(dedicated to roscoe)
For over a decade, I have been a staunch devotee of the Battlefield video-game franchise. Starting with Battlefield 3, (what I still believe to be their finest version), I have purchased and played nearly every release since, (including Battlefields 4, 1, 5, Hardline, and the first of the Star Wars themed Battlefront). Of all of them, the one that I have played the longest and the most is, without doubt, Battlefield 4 (BF4).
To say that I have played BF4 ‘a lot’ would be an understatement. Since its release, I have played it nearly every day on either Sony’s Playstation (3 and 4), or Microsoft’s XBOX (360 and 1), for at least four hours and often longer. Thus, I can say with complete confidence that I know everything there is to know, from a player’s perspective, about the game and its gameplay. I could also say, with reasonable certainty, that I am well acquainted with the BF4 gaming community, a phenomenon that has evolved in interesting ways over the past eight years. So, it may come as a surprise that after so many years and hours of playing, I have finally hung-up my controller, and not just with regards to BF4, but with the entire Battlefield franchise. Why? It is this why that is the subject of this article.
As first-person-shooters (FPS) go, there is nothing like Battlefield 4. As a console game, it is unrivaled and for many reasons. Number one amongst those is the breadth of its gameplay. Like other FPS, players of BF4 drive tanks, fly helicopters and jets, pilot attack boats and other water vehicles (see video below). They ride motorcycles and quads. They traverse deserts, snow-capped mountains, inner-city streets and even, an immense prison installation. They fight in Europe and the Middle and Far East. They engage in urban and jungle warfare. There is literally no type of terrain, except for extra-terrestrial, that has not been included amongst the numerous Battlefield 4 landscapes. Thus, the game has a wide appeal.
And yet, in recognizing its tremendous variety of battlegrounds, players still seem to gravitate to certain maps more than others. For example, two of the most popular maps are the prison compound of Operation Locker, and the cityscape of Siege of Shanghai. Unlike other BF4 battlefields, players can find servers that feature one or the other 24-hours a day, seven days a week.
This allegiance to certain maps is paralleled by a dedication to specific gaming modes, in particular Conquest and Team Death Match, with the former being the most popular by far. For the uninitiated, the object of Conquest is to capture as many territories, known as “objectives” as possible and hold them. The more objectives a team holds, the sooner they will win. The ultimate goal, therefore, is to secure and retain all of the objectives until the game concludes, not an easy task (at least, in theory).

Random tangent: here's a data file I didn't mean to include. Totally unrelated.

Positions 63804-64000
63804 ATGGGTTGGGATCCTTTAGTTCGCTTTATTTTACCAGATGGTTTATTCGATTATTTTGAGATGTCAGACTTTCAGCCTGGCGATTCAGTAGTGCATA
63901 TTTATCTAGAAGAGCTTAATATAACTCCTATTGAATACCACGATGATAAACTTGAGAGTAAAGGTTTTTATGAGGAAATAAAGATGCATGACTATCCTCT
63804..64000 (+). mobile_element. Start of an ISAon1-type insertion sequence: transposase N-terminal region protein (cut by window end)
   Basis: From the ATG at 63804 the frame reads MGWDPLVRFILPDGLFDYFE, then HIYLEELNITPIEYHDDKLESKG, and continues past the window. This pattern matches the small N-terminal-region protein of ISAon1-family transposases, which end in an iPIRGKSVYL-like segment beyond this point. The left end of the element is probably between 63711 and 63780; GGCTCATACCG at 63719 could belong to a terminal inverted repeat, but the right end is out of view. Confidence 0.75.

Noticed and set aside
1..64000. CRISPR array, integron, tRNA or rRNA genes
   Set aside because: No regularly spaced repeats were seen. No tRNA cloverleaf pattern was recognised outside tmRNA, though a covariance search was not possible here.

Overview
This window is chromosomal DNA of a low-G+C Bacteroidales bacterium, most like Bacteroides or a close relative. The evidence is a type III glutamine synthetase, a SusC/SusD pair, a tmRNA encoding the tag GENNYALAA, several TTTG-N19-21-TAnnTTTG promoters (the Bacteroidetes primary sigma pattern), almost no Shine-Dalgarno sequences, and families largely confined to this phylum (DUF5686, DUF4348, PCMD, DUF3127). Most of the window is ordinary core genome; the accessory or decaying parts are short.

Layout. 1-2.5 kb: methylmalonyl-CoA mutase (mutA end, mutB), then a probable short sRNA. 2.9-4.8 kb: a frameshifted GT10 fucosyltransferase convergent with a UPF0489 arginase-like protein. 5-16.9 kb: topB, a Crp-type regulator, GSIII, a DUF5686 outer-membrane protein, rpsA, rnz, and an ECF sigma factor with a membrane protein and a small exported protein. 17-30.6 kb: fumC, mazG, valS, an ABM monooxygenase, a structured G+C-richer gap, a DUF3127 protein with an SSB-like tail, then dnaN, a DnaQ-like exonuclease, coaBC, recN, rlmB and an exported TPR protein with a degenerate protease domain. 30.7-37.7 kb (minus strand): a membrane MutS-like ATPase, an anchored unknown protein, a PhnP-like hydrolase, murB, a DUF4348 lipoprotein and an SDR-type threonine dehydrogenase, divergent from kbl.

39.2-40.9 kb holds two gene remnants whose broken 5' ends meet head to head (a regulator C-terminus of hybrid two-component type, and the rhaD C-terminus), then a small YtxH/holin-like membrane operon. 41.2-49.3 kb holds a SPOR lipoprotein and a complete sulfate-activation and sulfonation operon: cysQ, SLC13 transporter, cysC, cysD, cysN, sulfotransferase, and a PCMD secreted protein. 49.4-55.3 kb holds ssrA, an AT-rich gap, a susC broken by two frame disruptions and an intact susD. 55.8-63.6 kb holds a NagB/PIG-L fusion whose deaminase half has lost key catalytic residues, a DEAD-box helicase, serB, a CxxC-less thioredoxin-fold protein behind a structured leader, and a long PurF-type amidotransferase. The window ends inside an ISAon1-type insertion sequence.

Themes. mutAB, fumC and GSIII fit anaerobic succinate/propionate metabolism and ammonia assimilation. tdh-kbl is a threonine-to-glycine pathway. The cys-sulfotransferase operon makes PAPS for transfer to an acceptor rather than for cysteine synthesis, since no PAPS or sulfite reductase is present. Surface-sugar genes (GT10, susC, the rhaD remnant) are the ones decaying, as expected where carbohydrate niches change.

As simple as it sounds, playing Conquest, and winning, is extraordinarily complex, requiring a synchronization of effort that is often difficult to maintain. Why one team wins, and another loses is often because the losing team fails to organize its players to achieving the one goal of capturing and holding all the objectives. The reasons for this are multivarious but, more often than not, it’s because the individual players do not play as a team but rather, focus on selfish motives, such as attaining what’s known as a high, kill-death-ratio (K/D).
In a previous article in which I wrote on the panoptical features of BF4, I noted that the emphasis on K/D is more than just a statistic, for many players, maybe even most, it is THE primary reason for playing BF4. Having a high K/D has become synonymous with a player’s reputation as a video-gamer. The higher the K/D, so the logic goes, the more talented the player is perceived by her or his colleagues. Hence, some players will do anything to attain the highest K/D possible, including ignoring the game’s primary objective. It’s with this in mind that I have chosen to stop playing BF4, and the other Battlefield iterations, the pervasive selfishness of the other players.
Despite its primary function as a team-oriented game, the overemphasis on K/D has led to it being overrun by hedonistic players whose only interest is in killing as many of the opposing team as possible, without dying. While I have no data to support it, my contention is one reason for this behavior is due to the increasing popularity of video-game streaming. Video-game streams of BF4 are almost exclusively devoted to a player’s ability to kill. Rarely is any attention paid to a player’s contributions as a teammate, or winning, only the high number of kills she or he acquires in a single instance (see video below).
This phenomenon, in which players willingly forgo teamplay in deference to individual achievement suggests something profoundly troubling about many that play games like BF4. It indicates the primary mover for playing is self-aggrandizing. In other words, the number one reason these players play is to demonstrate that they are better than everyone else. That is what a high K/D has come to signify, one player’s dominance over another. And yet, this notion of superiority is nothing more than an illusion.
Recently, I had an opportunity to play BF4 with two of my nephews, one is 8 and the other is 10. It was interesting to note how often they attributed their success, with regards to K/D, to their individual abilities, as if there were no other factors that could have contributed to their achievements. In other words, they believed attaining a high K/D was solely the result of individual talent. Afterwards, I asked if either one thought the other players had any influence on their successes. Both responded the same, “no.”
I encountered the same attitude when playing with older, supposedly more mature players as well. The only time they referenced the actions of their fellow players was when things went wrong or when they didn’t achieve the K/D they thought they should. Then, fellow players were seen as a hinderance to their efforts, something to blame for the lack of success. “My team is garbage!” one player exclaimed after he failed to attain the highest K/D of the session. This attitude suggests that many players of BF4 and other FPS are ignorant of the dynamics of teamplay and the myriad of factors that directly influence its outcomes.
For example, one player I know of, who consistently has one of the highest K/D ratios every time he plays, always plays with a teammate who is ready, willing, and able to revive him whenever he is killed. Thus, his number of deaths is significantly diminished due to his teammate’s ability to keep him alive. And yet, viewers of his streams never acknowledge the importance of his teammate’s influence. They, in effect, assign all the credit for his success to individual ability, not as a team effort, when the exact opposite is true.